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LBJ School Releases Report on Conditions for Certified Juveniles in Texas County Jails

LBJ School Senior Lecturer Michele Deitch has released a new report titled “Conditions for Certified Juveniles in Texas County Jails,” the second in her series on juveniles in the adult criminal justice system in Texas.

The research for this report was done in conjuction with an LBJ School course on juvenile justice and policy taught by Deitch and was coauthored by two University of Texas at Austin graduate students – Anna Lipton Galbraith, a master of public affairs student at the LBJ School, and Jordan Pollock, a student at the UT School of Law.

This report provides a comprehensive picture of the conditions for certified juveniles awaiting trial in adult county jails based on a survey of 41 jails across the state of Texas. Deitch worked with the Texas Commission on Jail Standards, a state agency responsible for oversight of county jails, to collect and analyze the data.

Up until September 2011, juveniles certified as adults were required by state law to be held in adult county jails while awaiting trial. In 2011, the Texas Legislature passed Senate Bill 1209, which allows juvenile boards to create the option for a judge to send a certified youth to a county-run juvenile detention center instead of the adult jail. In the juvenile detention centers, unlike the county jails, these youth could be housed with age-appropriate peers, participate in educational classes, and receive necessary services.

“These youth have not been convicted of a crime at this stage and are still presumed innocent,” said Deitch. “If they are ultimately convicted, many of them will be released on probation after their time in the county jail so the conditions they experience in the jail may well affect their ability to reenter the community.”

This report aims to help inform juvenile boards as they consider whether to create such an option under SB 1209 and to assist policy makers, state and county agencies, and advocacy groups in future discussions about the most appropriate way to manage the confinement of certified juveniles.

Major survey findings include:

  • Jails are forced to choose between housing a juvenile in isolation or commingling him with adult offenders, putting either the youth's mental health or his physical safety at risk.
  • Most jails keep youth in isolation, with less than 1 hour a day of out-of-cell time, for average periods of 6 months up to a year or more.
  • Some jails allow youth to be housed with adult offenders.
  • Certified youth in adult county jails have extremely limited access to educational classes, services, or programs, which impairs their ability to reintegrate after they are released.
  • This lack of educational classes for certified juveniles in county jails appears to be in violation of state and federal laws.
  • Housing these youth is a significant burden on county jails in terms of staff time and financial resources, and the jail staff believe they should be held in more appropriate juvenile settings.
  • There are no standards governing the confinement of juveniles in adult jails.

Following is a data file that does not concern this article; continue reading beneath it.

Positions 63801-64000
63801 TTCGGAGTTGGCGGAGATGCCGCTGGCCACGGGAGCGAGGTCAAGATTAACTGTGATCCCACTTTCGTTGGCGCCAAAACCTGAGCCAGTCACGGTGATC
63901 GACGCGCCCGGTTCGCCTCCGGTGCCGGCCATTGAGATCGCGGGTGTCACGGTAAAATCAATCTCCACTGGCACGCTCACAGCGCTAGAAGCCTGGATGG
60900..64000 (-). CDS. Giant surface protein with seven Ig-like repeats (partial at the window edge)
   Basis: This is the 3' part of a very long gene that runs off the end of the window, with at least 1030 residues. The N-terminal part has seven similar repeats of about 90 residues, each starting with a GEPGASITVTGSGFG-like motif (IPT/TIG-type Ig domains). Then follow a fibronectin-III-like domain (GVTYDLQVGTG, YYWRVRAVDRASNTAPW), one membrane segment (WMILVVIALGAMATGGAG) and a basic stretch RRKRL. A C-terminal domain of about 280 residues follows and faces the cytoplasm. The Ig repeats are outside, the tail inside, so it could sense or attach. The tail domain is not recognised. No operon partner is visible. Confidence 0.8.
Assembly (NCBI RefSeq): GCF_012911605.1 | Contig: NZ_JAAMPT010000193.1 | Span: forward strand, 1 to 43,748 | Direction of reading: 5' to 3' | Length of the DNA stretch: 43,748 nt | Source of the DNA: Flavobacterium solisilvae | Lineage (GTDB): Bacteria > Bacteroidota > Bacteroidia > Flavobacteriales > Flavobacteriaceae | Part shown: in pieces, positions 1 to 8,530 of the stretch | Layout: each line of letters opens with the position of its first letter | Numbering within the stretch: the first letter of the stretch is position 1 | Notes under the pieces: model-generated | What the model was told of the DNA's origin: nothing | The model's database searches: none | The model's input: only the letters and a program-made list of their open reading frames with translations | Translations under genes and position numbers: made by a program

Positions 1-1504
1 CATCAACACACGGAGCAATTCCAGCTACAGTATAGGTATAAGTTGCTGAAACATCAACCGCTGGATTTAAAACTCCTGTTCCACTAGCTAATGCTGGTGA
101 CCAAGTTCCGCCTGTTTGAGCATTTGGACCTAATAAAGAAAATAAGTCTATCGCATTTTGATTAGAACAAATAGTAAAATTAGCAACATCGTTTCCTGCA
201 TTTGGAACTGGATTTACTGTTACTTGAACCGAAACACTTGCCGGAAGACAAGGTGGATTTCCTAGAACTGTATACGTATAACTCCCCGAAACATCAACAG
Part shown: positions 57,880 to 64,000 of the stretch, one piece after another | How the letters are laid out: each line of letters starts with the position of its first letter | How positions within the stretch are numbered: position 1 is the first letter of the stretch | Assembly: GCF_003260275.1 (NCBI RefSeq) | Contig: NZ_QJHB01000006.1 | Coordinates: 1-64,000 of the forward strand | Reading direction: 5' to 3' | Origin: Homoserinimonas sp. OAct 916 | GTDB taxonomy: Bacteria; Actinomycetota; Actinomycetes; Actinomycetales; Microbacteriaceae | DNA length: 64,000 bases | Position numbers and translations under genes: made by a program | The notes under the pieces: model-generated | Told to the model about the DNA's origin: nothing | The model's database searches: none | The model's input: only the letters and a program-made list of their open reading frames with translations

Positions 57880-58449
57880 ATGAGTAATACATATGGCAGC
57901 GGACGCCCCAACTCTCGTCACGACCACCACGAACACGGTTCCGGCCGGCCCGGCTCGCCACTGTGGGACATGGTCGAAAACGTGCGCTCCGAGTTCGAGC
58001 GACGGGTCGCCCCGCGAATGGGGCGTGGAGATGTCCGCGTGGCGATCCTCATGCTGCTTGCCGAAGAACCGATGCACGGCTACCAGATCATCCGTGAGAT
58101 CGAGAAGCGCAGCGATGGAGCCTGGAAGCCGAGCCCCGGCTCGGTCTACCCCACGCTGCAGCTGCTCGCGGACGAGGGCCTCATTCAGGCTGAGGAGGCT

• The majority of counties that have historically certified juveniles have juvenile detention facilities in their county, where youth could be housed if the county’s juvenile board established a policy allowing this practice.
  • There are relatively few youth confined in these adult county jails, a total of 34 at the time of this study. Most counties have no more than one certified juvenile in the jail, and even the largest counties have no more than a handful, making it feasible in most cases for these youth to be held in the juvenile facilities instead of the jail.

This report comes one year after Deitch released Juveniles in the Adult Criminal Justice System in Texas (LBJ School of Public Affairs, 2011), which examined data with respect to certified juveniles and compares them to the population of determinate sentence juveniles who are retained in the juvenile justice system. The earlier report also compares the significant differences in programming and services for the two populations of youthful offenders—those who get sent to adult prisons after conviction, and those who receive placements in the juvenile system.

The previous report also examines the risks of confining youth in adult prisons and jails. National research shows that housing juveniles in adult prisons and jails compromises both public safety and the personal safety of the youth. Juveniles housed in adult prisons and jails face vastly higher risks of suicide, sexual assault, physical assault, and mental illness, and they have been shown to have a 100% higher risk of violent recidivism.

A new opinion issued by the Texas Attorney General this week will make it difficult for jails to continue the practice of housing certified youth with adult offenders, a practice criticized by the report. The opinion says that there must be strict “sight and sound separation” of juvenile and adult offenders.

“This will go a long way towards protecting the physical safety of juveniles in county jails,” said Deitch.

However, she expressed concern that the opinion would also result in an increase in the isolation experienced by the youth in these facilities.

“In most cases, it would be impossible for these juveniles to participate in any classes or programs, since they would come into contact with adults.”

Additionally, she observed that the jails would find the task of holding these youth even more burdensome given this new requirement.

“Most adult jails are between a rock and a hard place when it comes to figuring out how to handle these youth,” said Deitch. “The reality is that these youth need to be in more appropriate juvenile settings.”